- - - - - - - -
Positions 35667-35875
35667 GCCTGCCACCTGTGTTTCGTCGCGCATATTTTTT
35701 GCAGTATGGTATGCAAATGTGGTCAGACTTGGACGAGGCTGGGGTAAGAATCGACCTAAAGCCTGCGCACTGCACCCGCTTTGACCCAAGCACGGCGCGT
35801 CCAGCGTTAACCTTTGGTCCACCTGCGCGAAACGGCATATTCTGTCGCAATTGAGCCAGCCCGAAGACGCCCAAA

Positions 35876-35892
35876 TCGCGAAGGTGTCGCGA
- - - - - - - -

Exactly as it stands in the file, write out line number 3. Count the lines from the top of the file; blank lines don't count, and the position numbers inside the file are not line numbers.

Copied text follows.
35701 GCAGTATGGTATGCAAATGTGGTCAGACTTGGACGAGGCTGGGGTAAGAATCGACCTAAAGCCTGCGCACTGCACCCGCTTTGACCCAAGCACGGCGCGT